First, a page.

Cumin seems to be an almost universal spice. A long-time native of the Mediterranean region – it's even mentioned in the Bible (Isaiah 28:27) – cumin has been favored in Egyptian and Middle Eastern cuisine since at least 2,000 B.C., and it's frequently found in Chinese, Persian, and Turkish recipes. Voyagers from Spain and Portugal introduced it to New World, and it's a predominant flavor in many Mexican dishes.
In Morocco, cumin is an everyday condiment, set on the table along with salt and pepper and added to many dishes, including breakfast.
I've become a fan of cumin on scrambled eggs. The way this morning meal is prepared up and down Morocco, the eggs are scrambled and when they're almost done (and they're usually done rather wet), they're sprinkled with cumin. Fantastic.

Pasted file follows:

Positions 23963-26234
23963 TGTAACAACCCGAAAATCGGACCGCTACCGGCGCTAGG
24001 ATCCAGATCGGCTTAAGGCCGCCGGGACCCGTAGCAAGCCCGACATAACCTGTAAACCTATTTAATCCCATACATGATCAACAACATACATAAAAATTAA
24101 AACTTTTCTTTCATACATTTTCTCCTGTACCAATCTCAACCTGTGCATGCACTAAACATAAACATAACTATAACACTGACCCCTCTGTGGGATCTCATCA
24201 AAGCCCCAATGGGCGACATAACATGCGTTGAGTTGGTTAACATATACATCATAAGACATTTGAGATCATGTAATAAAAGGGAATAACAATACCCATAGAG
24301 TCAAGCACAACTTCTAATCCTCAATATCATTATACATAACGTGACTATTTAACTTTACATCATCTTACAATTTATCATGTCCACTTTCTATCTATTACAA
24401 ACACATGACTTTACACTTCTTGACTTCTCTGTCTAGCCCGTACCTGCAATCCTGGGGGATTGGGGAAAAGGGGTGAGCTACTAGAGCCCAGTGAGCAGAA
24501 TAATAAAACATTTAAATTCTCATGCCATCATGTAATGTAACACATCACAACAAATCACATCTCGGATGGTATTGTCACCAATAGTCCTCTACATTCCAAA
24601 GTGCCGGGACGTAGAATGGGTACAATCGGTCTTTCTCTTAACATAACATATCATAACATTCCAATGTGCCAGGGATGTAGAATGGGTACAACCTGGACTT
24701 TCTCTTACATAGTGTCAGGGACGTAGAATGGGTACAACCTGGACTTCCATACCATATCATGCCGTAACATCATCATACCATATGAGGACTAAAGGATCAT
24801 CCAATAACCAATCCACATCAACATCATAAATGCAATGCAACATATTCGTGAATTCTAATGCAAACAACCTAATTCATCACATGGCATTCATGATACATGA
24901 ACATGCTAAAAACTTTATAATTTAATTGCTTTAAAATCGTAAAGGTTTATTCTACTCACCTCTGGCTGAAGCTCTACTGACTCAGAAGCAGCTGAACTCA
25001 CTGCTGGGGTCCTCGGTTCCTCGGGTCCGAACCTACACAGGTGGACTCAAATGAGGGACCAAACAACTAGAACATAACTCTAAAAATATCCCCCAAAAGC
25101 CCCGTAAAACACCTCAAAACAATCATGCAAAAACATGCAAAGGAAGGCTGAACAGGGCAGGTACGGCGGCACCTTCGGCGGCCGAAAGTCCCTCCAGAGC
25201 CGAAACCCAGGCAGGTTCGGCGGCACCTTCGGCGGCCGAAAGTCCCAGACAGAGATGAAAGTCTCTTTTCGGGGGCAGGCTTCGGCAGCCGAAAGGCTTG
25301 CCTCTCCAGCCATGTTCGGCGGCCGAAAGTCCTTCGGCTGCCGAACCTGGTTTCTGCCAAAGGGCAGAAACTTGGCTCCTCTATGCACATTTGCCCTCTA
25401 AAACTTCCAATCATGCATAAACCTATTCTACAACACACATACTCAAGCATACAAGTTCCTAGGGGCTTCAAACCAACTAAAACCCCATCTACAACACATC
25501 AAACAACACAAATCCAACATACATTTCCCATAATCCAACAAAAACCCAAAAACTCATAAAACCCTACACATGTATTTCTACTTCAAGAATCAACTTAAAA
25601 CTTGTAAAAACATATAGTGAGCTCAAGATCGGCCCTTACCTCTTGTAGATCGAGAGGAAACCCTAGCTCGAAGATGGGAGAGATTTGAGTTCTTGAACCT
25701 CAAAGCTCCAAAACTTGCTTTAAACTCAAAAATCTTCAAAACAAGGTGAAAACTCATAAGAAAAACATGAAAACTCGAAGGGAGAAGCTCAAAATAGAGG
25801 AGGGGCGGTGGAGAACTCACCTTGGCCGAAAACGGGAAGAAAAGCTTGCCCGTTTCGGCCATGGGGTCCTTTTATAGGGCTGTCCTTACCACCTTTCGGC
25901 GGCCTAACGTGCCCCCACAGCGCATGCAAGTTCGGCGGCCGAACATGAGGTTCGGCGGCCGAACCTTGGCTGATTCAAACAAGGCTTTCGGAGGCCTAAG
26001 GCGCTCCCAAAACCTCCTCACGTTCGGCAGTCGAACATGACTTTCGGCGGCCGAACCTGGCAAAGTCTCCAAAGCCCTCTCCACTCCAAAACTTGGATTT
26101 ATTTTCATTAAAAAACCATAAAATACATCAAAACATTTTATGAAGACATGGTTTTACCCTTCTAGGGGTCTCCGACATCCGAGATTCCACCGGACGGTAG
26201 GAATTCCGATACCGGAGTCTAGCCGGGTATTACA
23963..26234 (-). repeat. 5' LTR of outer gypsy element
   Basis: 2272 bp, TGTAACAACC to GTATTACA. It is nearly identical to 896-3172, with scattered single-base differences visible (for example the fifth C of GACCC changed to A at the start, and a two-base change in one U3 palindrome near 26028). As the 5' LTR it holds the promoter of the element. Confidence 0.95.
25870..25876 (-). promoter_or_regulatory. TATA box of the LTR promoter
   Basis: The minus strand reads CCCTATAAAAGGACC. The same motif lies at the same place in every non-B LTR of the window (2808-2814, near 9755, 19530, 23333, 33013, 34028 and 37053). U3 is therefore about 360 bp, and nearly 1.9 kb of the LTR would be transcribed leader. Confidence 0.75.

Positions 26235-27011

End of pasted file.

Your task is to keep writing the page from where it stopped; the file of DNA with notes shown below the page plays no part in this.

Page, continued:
We become used to pretty much salt and pepper (and, for the more adventurous, hot sauce) on our morning eggs, but cumin is an excellent addition and it confers a slightly exotic edge on an otherwise pedestrian daily meal.
Penzey's carries cumin from India. You can get it whole or ground, but whole is definitely the way to go –and if you don't have a spice grinder (or, like us, a small mortar and pestle) you should really get one. On average, spices have a shelf life of about two years (some would say much less), and buying cumin and other spices "whole" – and grinding them at home – is one way to ensure that they stay fresh until you need them.
Try cumin on eggs.
Answer Book 2016
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